Sessions’ visit sparks protests, arrests
Hundreds rally against anti-migrant policy as attorney general blasts critics in speech to conservatives.
Atty. Gen. Jeff Sessions on Tuesday dismissed critics of the Trump administration’s immigration policies as open-borders advocates during a speech in downtown Los Angeles that drew hundreds of protesters.
“The rhetoric we hear from the other side on the issue, as on many others, has become radicalized,” Sessions said during a speech to a criminal justice organization. “We hear views on television today that are on the lunatic fringe, frankly.”
He was greeted warmly by the crowd in the Millennium Biltmore Hotel, where he spoke. A man introducing Sessions to the audience assured him that he was “among friends today.”
Outside, it was a different story.
Dozens of demonstrators coalesced outside the hotel, while Los Angeles police officers and uniformed security guards stood at every entrance.
“The Biltmore is hosting Jeff Session [sic] A Kidnapper,” read a sign held by Steven Martin, 28, near the hotel’s entrance on Olive Street.
“I have to stand in solidarity with immigrants,” Martin said. He joined other demonstrators in chanting, “Asylum, not prison!”
The protesters targeted Sessions because of the administration’s “zero tolerance” border enforcement policy that has led to thousands of immigrant children and parents in recent weeks being detained and separated indefinitely.
Earlier Tuesday morning, about 150 demonstrators — a mix of interfaith religious leaders and immigrant advocates — gathered outside a downtown federal courthouse, where they held hands and blocked traffic on Spring Street as they prayed.
About two dozen people, many of them members of the clergy wearing religious robes, were arrested.
“Kids belong at home! Not in cages!” they chanted.
Sandra Olewine, a 51-year-old pastor at First United Methodist Church in Pasadena, was the first person taken into custody. She had been seated in a line of people blocking the roadway. As she was led away in handcuffs, people cheered.
“Sometimes you have to break the law,” Olewine said minutes earlier. “We are sitting down for the children.”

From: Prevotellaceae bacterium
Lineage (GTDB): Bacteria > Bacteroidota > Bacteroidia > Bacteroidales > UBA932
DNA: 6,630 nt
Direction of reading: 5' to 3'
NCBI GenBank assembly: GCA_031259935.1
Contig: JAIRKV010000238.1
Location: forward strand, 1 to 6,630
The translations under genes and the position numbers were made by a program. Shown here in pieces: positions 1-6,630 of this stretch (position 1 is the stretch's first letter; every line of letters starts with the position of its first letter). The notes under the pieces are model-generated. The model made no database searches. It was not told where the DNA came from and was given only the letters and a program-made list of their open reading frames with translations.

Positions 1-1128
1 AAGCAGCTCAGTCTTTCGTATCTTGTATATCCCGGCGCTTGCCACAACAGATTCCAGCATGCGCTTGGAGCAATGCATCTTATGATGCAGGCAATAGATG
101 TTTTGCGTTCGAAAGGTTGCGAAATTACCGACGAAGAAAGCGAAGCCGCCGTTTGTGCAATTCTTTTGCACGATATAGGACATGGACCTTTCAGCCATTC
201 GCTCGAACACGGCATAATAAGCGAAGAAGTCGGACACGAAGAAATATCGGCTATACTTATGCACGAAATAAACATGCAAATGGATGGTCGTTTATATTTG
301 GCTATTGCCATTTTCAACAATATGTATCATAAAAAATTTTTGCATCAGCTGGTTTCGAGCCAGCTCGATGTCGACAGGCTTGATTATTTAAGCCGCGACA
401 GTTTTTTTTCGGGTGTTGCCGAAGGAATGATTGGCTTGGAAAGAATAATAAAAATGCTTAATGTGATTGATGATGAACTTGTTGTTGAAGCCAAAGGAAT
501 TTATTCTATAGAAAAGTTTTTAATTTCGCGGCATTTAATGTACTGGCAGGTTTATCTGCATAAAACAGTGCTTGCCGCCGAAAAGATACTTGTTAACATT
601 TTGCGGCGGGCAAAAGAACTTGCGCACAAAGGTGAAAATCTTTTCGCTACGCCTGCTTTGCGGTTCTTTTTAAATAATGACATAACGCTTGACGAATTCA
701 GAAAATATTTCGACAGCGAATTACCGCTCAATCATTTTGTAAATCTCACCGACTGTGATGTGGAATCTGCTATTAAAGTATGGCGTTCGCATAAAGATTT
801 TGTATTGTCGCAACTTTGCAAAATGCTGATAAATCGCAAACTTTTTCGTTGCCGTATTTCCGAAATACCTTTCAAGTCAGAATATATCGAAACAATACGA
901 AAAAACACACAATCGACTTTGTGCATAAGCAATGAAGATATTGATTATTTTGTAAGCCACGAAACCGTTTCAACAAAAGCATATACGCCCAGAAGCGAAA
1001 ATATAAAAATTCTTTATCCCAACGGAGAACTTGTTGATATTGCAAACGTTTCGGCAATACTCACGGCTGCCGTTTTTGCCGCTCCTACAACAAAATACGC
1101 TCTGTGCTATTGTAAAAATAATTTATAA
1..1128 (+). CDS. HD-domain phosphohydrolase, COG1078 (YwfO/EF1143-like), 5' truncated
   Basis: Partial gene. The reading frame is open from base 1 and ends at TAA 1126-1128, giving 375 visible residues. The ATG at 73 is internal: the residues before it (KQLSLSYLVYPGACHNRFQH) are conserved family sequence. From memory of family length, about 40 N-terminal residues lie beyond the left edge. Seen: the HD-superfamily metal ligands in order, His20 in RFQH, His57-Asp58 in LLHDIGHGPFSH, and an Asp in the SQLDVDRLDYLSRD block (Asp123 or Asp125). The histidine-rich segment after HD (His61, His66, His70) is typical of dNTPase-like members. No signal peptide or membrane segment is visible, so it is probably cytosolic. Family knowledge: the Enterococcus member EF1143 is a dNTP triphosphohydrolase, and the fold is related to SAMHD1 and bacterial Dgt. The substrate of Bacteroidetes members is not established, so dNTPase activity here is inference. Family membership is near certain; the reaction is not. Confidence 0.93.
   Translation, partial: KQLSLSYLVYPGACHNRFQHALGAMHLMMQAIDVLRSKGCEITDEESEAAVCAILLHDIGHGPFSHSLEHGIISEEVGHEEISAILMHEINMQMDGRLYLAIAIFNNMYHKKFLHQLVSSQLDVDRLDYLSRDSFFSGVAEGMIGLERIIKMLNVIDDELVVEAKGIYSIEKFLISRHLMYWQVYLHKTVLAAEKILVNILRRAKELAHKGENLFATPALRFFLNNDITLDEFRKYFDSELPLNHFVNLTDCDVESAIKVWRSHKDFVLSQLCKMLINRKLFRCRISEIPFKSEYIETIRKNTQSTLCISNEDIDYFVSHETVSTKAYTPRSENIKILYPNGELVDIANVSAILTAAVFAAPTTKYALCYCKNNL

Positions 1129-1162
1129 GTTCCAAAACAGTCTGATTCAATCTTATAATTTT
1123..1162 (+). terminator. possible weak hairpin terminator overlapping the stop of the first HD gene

Rabbi Jonathan Klein, who helped organized the protest, said demonstrating against President Trump’s policies aligns directly with his faith.
“We are building a just and sacred society,” Klein said. “My faith says I have no choice but to be here.”
Klein said he believed the protest took on greater significance Tuesday morning after the U.S. Supreme Court upheld Trump’s ban on foreign visitors and immigrants from several mostly Muslim-majority nations.
Linda Perez, a 68-year-old former secretary for the Los Angeles Unified School District who wore a pin that read “Impeach Trump,” said she was compelled to protest because she sees herself in the parents and children affected by the administration’s border policies.
“That man is evil,” she said of Sessions. “He’s separating kids from families.”
“It could have been me,” added Perez, who emigrated from Mexico in 1994.
Los Angeles Police Sgt. Barry Montgomery said he was happy that the demonstration ended peacefully and that people were able to uphold their constitutional right to protest. But arresting faith leaders wasn’t easy for him, he said.
“I hated it,” Montgomery said. “But the roads were blocked, and we had to disperse them.”
Many of the Spring Street protesters regrouped outside the Millennium Biltmore, where the crowd grew throughout the morning. One woman held a sign reading “2000 Kids Still Separated.” Another read, “Give me your tired. Your poor. Your huddled masses yearning to breathe free.”
Jake Gideon, 42, of Pasadena said he was outraged by the separation of children from their families.
“They have been telling us who they are for years. Their racism wasn’t, like, a huge surprise for me,” he said. “But for them to do this to children is disgusting.”
Cheryl Jackson of Plano, Texas, knew nothing about the protest beforehand and was heading to an event to feed the homeless but made a U-turn in her car once she saw the crowd. She borrowed a microphone and condemned Sessions’ previous use of a Bible verse in defending the policy.
“The Bible says love our neighbor,” Jackson said. “Mexico is our neighbor, and we need to love them.”
In the hotel, Sessions received a friendly welcome from the Criminal Justice Legal Foundation, a conservative advocacy group that filed an amicus brief in support of the Trump administration’s lawsuit against California over its laws protecting immigrants in the country illegally.
In his half-hour speech, Session said critics of the administration’s hard-line policies wanted to stop all deportations and to have open borders.
“From coast to coast, perhaps especially on this coast, there are politicians who declare that having any border at all is mean-spirited,” Sessions said.
Many critics, he said, are people who “live in gated communities” and “are featured at events where you have to have an ID to even come in and hear them speak.”
“They like a little security around themselves, and if you try to scale the fence, believe me, they’ll be even too happy to have you arrested and separated from your children,” Sessions quipped, grinning.
The crowd laughed loudly and applauded.
“They want borders in their lives, but not in yours.”
Lamenting that, in 2015, Justice Department officials in the Obama administration unsuccessfully tried to modify a court settlement known as the Flores agreement — under which the government agreed to hold immigrant minors no longer than 20 days — Sessions said the “word got out” that “if you crossed our border illegally, you would not be detained as long as you brought a child with you.”
“Our broken immigration laws are telling people they can, in fact, come here illegally,” Sessions said. “Why wait in line? Why file your claim and wait your turn?”